CDC

improve and their symptoms disappear. However, in a small percentage of people (approximately 15%), after a brief recovery period of about 24 hours, severe symptoms rapidly develop, leading to shock, bleeding from the mouth, nose, eyes and stomach, and kidney and liver failure (with resulting jaundice). Half of the patients who develop severe symptoms die within 10 to 14 days, while the remainder recover without significant organ damage. Q. How is yellow fever diagnosed? A. Yellow fever may be difficult to recognize, especially in the early stages. It may be easily confused with a wide variety of tropical diseases, including malaria, typhoid, rickettsial illnesses, hemorrhagic viral fevers (e.g. Lassa fever), arboviral infections (e.g. dengue), leptospirosis, and viral hepatitis. Yellow fever is confirmed by a blood test that detects yellow fever virus antibodies which are produced in response to the infection. Q. How is yellow fever treated? A. There is no specific treatment for yellow fever. Appropriate supportive care is important. Dehydration and fever are common problems, so patients should rest and drink plenty of fluids. In severe cases, kidney dialysis may be necessary. Patients should be isolated from mosquitoes to prevent transmission to other people. Recovery from yellow fever is followed by lifelong immunity. Q. Is there a vaccine to prevent yellow fever? A. Yes. A very effective yellow fever vaccine is available. A single, subcutaneous injection confers immunity within 7-10 days in 99% of recipients. Protection lasts for at least 10 years, but likely 35 years or even much longer. Since there is no treatment for yellow fever, it is critical that persons planning to travel to endemic areas receive a vaccination. Q. Are there other preventive measures to help protect against yellow fever? A. You can help protect yourself against yellow fever, as well as other mosquito-borne diseases, by avoiding mosquito bites, especially when visiting or deployed to tropical areas. The risk of infection is greatest during the day, because this is when Aedes mosquitoes are most active. Stay inside well-screened areas as much as possible. Make sure that door and window screens do not have holes. Wear long-sleeved shirt, long pants, and socks whenever you are outdoors. Wear loose-fitting clothing to prevent mosquito bites through thin fabric. Use both skin and clothing repellents that have been approved by the Environmental Protection Agency (EPA). They are safe and effective. Always FOLLOW LABEL DIRECTIONS. For your skin, use a product that contains 20-50% DEET (N,N-diethyl-meta-toluamide). DEET in higher concentrations is no more effective. Use DEET sparingly on children, and don’t apply to their hands, which they often place in their eyes and mouths. Apply DEET lightly and evenly to exposed skin; do not use underneath clothing. Avoid contact with eyes, lips, and broken or irritated skin. To apply to your face, first dispense a small amount of DEET onto your hands and then carefully spread a thin layer. Wash DEET off when your exposure to mosquitoes, and other arthropods, ceases. When using DEET and a sunscreen, apply the sunscreen first. After 30 minutes to an hour, apply the DEET. This allows the sunscreen time to penetrate and bind to the skin, and will not interfere with the efficacy of the DEET. For your clothing, use a product that contains permethrin. Permethrin is available commercially as 0.5% spray formulations. Clothing that is factory-impregnated with permethrin may also be purchased commercially. Permethrin will withstand numerous launderings. For optimum protection, soldiers should utilize the DOD INSECT REPELLENT SYSTEM. In addition to proper wear of the military field uniform (pants tucked into boots, sleeves down, undershirt tucked into pants), this system includes the concurrent use of both skin and clothing repellents: Standard military skin repellent: 33% DEET lotion, long-acting formulation, one application lasts up to 12 hours, NSN 6840-01-284-3982. Standard military clothing repellents: either IDA (impregnation kit), 40% permethrin, one application lasts the life of the uniform (approx. 50 washes), NSN 6840-01-345-0237; or aerosol spray, 0.5% permethrin, one application lasts through 5-6 washes, NSN 6840-01-278-1336. Factory permethrin-treated uniforms are also available via contract [Contact the Armed Forces Pest Management Board (AFPMB) for details, DSN 295-7476; CM (301) 295-7476]. Sleep or rest under a bed net. For added protection, treat the net with permethrin. Fine mesh, self-supporting, pop-up bed nets that are treated with permethrin at the factory are also available in the military supply system: information can be found on the AFPMB web site: http://www.afpmb.org/pubs/standardlists/dod%20pest%20management%20material%20list.pdf Eliminate mosquito breeding habitat around camp or bivouac sites by draining standing water from any ground depressions or manmade/natural containers (discarded tires, tree holes, etc.).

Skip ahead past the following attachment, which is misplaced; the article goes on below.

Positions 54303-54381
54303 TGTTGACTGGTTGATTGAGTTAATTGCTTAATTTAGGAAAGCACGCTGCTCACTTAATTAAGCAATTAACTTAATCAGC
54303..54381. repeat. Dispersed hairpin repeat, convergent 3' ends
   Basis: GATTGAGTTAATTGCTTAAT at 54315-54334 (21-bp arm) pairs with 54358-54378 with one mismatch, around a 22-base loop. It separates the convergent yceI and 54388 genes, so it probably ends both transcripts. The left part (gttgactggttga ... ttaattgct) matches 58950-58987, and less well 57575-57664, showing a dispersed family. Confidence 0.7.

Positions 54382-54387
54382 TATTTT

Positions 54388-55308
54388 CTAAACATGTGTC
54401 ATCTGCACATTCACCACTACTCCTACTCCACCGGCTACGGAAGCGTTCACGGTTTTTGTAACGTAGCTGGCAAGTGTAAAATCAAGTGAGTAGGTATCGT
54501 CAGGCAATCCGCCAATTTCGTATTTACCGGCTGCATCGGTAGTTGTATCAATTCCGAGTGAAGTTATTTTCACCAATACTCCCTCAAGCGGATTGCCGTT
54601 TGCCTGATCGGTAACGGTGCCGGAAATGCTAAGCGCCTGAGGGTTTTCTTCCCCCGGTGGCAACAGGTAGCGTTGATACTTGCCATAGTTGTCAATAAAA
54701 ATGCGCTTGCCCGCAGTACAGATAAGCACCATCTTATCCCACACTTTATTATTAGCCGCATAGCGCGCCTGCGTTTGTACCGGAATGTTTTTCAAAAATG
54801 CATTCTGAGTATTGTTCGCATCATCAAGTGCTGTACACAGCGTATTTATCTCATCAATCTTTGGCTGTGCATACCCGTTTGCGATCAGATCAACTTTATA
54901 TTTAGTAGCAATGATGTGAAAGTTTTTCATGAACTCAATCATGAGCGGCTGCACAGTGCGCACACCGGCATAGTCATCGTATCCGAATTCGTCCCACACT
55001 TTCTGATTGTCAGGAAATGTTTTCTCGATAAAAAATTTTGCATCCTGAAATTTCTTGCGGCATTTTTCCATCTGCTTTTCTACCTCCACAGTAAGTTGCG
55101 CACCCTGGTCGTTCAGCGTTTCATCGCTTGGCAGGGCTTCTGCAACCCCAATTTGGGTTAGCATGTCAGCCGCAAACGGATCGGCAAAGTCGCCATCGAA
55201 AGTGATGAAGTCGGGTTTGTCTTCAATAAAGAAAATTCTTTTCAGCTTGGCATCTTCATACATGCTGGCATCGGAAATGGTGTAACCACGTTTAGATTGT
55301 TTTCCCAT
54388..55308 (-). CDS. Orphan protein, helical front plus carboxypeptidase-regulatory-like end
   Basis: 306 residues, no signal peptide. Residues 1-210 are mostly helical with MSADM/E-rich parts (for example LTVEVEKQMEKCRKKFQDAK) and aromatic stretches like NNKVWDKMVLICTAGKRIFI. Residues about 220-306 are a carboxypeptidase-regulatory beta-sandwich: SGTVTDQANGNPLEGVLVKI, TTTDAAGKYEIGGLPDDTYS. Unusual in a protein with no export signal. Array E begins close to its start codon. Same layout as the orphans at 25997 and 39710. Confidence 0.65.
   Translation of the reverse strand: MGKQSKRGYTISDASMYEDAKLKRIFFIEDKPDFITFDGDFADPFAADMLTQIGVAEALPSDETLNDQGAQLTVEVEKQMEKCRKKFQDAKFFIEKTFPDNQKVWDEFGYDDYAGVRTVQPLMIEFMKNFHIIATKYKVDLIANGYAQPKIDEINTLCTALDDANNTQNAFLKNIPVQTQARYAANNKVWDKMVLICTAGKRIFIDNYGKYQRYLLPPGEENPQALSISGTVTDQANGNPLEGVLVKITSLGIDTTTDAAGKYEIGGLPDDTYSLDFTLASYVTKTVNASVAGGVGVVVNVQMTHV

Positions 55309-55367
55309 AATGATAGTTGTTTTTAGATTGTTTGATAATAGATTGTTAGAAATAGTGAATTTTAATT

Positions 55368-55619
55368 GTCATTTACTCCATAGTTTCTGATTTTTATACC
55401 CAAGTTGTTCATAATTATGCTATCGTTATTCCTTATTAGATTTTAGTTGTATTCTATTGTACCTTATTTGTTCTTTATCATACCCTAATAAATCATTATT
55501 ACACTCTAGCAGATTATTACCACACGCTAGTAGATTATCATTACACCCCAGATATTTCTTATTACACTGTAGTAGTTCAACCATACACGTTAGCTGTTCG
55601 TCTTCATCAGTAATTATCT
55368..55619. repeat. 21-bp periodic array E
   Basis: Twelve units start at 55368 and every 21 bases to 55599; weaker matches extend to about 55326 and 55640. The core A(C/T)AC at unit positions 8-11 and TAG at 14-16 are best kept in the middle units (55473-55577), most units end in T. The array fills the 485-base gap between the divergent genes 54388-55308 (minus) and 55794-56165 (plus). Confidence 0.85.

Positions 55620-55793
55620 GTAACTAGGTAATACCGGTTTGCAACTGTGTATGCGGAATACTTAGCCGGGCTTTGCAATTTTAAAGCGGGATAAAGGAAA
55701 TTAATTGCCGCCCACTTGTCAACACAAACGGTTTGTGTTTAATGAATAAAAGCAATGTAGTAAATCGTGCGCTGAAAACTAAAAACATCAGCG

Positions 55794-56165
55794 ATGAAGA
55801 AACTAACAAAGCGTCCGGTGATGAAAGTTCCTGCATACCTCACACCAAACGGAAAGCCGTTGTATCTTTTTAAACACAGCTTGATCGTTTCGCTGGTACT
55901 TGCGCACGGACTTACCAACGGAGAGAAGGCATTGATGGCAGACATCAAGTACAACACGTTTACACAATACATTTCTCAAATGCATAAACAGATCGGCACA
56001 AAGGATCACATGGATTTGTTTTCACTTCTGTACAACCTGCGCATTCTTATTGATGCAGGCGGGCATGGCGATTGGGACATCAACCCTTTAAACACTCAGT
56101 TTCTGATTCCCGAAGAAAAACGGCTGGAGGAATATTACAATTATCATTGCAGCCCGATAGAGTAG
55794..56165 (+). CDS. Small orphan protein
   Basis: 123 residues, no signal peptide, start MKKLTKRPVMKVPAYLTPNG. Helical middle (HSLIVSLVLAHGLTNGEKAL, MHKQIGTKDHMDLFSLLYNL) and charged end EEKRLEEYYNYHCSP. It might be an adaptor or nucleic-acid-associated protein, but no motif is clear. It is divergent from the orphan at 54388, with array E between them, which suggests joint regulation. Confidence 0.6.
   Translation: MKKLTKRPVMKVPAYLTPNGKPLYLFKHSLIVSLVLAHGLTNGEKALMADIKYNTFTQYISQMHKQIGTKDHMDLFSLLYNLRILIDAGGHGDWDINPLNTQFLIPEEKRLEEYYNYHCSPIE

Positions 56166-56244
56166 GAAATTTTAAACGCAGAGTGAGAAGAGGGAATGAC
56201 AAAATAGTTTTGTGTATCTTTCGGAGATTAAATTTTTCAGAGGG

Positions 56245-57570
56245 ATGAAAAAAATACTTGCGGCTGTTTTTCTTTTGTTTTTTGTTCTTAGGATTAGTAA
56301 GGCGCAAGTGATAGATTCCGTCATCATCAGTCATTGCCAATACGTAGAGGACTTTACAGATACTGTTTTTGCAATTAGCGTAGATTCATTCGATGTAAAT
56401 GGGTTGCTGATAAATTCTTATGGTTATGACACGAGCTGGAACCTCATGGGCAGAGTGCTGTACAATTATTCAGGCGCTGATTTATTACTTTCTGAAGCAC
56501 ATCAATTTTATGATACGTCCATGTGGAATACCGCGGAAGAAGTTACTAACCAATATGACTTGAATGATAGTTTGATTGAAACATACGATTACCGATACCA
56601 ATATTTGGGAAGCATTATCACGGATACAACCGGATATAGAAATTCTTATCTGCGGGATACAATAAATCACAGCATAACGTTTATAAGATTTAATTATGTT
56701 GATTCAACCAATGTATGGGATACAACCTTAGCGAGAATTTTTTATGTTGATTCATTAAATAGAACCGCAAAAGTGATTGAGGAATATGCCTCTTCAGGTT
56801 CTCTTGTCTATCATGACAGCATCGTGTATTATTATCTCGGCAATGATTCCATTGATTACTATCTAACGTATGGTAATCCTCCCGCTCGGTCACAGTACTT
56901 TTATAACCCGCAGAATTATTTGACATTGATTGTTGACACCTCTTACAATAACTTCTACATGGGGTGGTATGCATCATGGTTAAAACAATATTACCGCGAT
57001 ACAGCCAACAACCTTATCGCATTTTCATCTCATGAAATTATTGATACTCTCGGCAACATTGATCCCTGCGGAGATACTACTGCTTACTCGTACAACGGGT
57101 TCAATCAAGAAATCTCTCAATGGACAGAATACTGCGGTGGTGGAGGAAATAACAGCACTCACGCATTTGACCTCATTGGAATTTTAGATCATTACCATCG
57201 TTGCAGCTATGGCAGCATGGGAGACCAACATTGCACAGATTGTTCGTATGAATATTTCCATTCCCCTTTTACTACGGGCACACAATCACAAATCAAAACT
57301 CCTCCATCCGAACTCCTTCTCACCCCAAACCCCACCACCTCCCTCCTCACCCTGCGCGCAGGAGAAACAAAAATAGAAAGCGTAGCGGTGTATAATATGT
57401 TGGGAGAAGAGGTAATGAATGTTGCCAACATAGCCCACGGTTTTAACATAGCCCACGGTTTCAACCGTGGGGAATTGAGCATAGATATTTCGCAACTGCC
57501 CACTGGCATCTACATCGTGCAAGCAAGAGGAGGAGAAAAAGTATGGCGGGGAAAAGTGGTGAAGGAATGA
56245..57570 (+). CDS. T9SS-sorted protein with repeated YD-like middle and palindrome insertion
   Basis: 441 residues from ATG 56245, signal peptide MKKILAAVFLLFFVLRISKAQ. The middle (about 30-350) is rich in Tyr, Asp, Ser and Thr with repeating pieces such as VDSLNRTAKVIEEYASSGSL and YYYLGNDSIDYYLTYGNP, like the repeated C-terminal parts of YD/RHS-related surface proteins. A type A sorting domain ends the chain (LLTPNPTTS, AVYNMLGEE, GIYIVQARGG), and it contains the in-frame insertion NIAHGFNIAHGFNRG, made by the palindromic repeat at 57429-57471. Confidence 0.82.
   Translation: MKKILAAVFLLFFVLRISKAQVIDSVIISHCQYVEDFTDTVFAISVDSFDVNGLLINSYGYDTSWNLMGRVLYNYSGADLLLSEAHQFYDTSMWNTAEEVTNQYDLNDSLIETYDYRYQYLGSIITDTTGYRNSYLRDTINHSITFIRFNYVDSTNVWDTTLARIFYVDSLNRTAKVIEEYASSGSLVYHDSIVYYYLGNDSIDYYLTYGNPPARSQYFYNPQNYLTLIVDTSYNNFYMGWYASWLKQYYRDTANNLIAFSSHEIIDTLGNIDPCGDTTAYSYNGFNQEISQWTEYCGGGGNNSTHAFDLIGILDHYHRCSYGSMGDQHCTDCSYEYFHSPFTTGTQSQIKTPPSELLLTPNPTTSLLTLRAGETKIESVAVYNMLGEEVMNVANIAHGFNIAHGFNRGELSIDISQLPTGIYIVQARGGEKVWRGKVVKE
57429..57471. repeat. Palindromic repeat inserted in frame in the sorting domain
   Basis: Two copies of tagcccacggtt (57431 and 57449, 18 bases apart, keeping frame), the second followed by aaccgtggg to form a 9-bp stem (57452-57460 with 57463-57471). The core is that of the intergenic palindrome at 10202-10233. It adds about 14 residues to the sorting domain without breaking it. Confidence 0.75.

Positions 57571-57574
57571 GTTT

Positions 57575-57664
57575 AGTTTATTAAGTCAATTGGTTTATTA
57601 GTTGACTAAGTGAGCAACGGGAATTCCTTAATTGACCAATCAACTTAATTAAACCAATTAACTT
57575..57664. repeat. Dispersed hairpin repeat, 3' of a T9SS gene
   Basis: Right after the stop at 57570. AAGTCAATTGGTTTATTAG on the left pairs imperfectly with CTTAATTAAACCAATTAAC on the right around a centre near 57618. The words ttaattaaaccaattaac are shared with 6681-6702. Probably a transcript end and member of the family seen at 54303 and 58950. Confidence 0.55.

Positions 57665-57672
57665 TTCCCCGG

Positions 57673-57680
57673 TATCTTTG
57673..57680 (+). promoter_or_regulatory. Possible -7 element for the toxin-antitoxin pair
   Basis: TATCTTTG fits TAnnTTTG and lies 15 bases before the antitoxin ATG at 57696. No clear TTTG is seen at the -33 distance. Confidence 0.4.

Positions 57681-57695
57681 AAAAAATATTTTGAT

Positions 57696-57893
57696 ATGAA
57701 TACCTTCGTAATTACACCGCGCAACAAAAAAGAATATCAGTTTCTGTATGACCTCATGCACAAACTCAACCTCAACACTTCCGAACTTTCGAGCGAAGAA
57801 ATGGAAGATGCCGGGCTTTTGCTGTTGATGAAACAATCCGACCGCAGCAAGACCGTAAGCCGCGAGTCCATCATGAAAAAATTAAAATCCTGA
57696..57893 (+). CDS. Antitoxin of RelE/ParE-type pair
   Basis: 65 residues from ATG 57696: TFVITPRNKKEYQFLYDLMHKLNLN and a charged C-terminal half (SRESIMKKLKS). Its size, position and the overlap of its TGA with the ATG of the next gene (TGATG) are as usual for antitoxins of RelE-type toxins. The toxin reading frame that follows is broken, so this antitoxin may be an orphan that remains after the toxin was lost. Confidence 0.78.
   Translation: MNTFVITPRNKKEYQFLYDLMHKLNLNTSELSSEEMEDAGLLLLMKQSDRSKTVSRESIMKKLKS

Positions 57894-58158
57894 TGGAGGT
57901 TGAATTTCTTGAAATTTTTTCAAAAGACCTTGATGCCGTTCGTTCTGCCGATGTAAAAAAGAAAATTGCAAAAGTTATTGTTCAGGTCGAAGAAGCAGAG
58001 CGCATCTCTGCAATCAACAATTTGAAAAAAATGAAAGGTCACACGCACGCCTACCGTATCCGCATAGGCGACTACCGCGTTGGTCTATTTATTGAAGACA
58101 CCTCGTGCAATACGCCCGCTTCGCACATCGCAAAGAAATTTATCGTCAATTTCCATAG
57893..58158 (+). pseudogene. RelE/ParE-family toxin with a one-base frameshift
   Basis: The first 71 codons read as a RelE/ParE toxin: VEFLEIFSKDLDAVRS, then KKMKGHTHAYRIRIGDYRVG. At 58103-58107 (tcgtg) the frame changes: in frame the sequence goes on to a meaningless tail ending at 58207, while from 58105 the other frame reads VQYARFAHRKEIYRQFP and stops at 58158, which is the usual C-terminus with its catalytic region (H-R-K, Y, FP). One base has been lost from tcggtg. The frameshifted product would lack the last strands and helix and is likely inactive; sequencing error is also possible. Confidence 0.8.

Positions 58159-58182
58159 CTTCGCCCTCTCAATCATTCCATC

U.S. Army Center for Health Promotion and Preventive Medicine Entomological Sciences Program,5158 Blackhawk Road, Aberdeen Proving Ground, Maryland 21010-5403 http://chppm-www.apgea.army.mil DSN 584-3613; CM (410) 436-3613; FAX -2037